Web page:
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Stephen Charles Weiss
Stephen Charles Weiss

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Git Push New

Every time I cut a new branch in Git and am ready to submit a PR for review, I get an annoying error reminding me that I need to set the upstream destination.

stephen /Users/Stephen/_coding/app_name ➾ git push
fatal: The current branch feature/813/feature-description has no upstream branch.
To push the current branch and set the remote as upstream, use

  git push —set-upstream origin feature/813/feature-description

Taking a page from “Manual Work is a Bug” I decided that this time, I’d figure out how to fix it.¹

Summarizing The Problem

Before I could figure out a solution, I needed to make sure I understood the problem.

When I tell git to push my branch to a remote, it needs to know where. And, if it doesn’t exist, I need to tell it to create an upstream branch in my remote repository.

Git kindly provides the command for this, which I’ve been copying and pasting every time I’ve ever gotten it.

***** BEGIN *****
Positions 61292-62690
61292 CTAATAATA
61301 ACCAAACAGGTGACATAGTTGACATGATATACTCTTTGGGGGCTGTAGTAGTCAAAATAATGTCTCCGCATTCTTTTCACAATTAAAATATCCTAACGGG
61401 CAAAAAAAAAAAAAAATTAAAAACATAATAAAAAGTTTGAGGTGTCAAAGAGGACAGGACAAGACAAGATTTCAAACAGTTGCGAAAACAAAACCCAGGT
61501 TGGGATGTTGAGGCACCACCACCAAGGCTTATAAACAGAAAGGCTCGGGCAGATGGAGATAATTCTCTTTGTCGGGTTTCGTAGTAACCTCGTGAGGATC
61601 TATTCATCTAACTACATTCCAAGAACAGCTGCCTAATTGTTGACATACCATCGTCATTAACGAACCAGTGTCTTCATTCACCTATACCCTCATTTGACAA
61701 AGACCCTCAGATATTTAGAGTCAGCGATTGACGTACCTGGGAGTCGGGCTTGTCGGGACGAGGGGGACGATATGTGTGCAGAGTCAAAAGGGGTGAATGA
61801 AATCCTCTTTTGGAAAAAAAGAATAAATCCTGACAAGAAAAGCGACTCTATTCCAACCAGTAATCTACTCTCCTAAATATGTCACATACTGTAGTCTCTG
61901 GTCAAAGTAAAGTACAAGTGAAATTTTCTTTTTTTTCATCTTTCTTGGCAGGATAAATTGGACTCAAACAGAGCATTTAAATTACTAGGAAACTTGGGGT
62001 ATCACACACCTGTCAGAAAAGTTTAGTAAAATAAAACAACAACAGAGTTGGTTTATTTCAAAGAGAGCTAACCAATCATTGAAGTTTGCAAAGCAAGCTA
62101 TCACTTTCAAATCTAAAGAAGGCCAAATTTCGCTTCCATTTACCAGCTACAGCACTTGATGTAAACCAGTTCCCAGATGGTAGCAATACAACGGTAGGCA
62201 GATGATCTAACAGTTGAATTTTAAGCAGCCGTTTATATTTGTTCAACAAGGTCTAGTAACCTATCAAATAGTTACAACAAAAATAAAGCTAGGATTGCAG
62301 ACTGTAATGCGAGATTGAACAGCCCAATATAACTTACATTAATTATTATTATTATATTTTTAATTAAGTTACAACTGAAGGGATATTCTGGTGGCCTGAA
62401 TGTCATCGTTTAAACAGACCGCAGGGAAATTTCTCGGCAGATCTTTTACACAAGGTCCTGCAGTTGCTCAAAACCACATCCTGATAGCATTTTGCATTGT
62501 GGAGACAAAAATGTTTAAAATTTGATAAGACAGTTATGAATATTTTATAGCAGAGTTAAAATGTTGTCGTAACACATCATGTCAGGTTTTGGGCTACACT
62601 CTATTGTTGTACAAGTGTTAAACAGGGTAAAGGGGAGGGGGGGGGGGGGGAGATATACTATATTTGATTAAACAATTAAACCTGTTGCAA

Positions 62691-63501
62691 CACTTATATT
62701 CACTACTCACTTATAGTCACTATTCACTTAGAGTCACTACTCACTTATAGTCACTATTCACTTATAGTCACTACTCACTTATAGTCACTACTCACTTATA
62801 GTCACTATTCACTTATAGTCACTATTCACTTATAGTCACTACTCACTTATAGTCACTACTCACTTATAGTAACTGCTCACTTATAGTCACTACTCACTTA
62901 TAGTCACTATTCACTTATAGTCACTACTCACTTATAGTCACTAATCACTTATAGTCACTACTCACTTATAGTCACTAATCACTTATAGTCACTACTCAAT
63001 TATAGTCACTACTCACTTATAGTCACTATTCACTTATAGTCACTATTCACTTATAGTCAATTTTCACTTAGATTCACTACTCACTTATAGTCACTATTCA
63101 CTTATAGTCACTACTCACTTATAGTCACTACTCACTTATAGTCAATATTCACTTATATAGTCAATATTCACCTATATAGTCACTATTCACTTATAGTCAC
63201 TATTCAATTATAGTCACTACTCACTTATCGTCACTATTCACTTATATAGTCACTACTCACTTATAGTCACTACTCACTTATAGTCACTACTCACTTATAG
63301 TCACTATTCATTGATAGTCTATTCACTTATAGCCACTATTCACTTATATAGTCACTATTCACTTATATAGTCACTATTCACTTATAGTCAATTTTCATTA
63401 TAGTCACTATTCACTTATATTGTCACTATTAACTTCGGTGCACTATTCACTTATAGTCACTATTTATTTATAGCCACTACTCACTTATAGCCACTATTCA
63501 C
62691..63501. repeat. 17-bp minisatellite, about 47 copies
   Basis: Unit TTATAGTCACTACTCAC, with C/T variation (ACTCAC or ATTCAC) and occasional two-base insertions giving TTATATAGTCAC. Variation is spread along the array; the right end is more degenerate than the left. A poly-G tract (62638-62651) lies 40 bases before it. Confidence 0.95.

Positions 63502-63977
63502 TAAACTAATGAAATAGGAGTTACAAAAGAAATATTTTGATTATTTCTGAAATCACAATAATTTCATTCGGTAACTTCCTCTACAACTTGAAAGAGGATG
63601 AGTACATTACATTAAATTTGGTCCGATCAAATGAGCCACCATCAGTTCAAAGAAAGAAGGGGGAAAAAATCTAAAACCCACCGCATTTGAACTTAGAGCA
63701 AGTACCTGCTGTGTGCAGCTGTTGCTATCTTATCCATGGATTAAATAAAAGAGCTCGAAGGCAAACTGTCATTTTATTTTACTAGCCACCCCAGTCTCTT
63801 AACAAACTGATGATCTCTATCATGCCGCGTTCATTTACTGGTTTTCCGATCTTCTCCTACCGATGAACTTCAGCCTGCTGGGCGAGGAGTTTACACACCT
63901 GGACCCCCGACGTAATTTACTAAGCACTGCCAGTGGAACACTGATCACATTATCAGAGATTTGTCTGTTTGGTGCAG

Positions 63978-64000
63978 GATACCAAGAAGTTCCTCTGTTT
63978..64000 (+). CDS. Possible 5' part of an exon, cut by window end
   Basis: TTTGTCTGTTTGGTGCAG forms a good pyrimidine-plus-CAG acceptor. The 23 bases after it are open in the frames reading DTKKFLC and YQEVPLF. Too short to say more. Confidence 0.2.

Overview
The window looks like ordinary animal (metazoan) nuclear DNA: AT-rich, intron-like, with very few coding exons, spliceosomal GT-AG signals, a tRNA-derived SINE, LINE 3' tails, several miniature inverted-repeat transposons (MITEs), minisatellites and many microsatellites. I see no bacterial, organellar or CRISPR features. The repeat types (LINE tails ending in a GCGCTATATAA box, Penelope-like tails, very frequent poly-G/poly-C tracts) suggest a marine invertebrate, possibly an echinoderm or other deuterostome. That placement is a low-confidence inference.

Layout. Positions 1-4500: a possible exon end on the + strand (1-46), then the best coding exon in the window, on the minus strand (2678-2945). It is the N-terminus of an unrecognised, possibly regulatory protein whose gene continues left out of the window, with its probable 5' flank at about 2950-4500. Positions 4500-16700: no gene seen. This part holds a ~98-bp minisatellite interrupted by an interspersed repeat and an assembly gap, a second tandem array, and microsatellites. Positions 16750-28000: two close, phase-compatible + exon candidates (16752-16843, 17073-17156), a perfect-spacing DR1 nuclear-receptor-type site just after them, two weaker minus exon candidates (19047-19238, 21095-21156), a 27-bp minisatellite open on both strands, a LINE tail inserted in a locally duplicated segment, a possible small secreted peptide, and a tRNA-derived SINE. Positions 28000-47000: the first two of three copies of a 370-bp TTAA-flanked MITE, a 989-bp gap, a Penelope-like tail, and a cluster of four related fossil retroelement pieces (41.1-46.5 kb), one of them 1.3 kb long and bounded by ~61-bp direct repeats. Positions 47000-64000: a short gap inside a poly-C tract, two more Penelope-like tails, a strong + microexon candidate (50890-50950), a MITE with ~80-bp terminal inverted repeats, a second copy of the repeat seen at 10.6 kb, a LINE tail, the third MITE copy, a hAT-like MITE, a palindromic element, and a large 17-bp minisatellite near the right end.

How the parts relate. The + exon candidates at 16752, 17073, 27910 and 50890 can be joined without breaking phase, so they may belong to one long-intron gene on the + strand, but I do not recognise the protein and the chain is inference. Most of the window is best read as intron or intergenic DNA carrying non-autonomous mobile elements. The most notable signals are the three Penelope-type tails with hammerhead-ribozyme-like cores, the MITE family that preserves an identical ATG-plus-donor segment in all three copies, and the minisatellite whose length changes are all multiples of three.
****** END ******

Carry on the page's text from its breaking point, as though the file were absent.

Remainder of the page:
As someone who hates lifting their hands off the keyboard, each instance was a reminder of a potential optimization.

Create A Solution

Having previously found the power of shell aliases and function, I knew I had the tools to make this as easy as any other git command.²

What I didn’t know was how to put the pieces together. In pseudo code, you can imagine a solution like:

getCurrentBranch() => {/* … */}

pushNewBranch() => {
  curBranch = getCurrentBranch
  git push --set-upstream origin ${curBranch}

Fortunately, I’d recently come across how to find my current branch: git branch --show-current (in v2.22.0+) or git branch | grep \* | cut -d ‘ ‘ -f2 for lower versions.

At this point, I could pipe my answer into a git push function, or use a subroutine. I opted for the latter and I now have a new alias in my ~/.zshrc file:

alias gpnew='git push —-set-upstream origin $(git branch --show-current)’

This is a really small thing, but it makes the developing experience slightly more enjoyable by eliminating one piece of redundancy.


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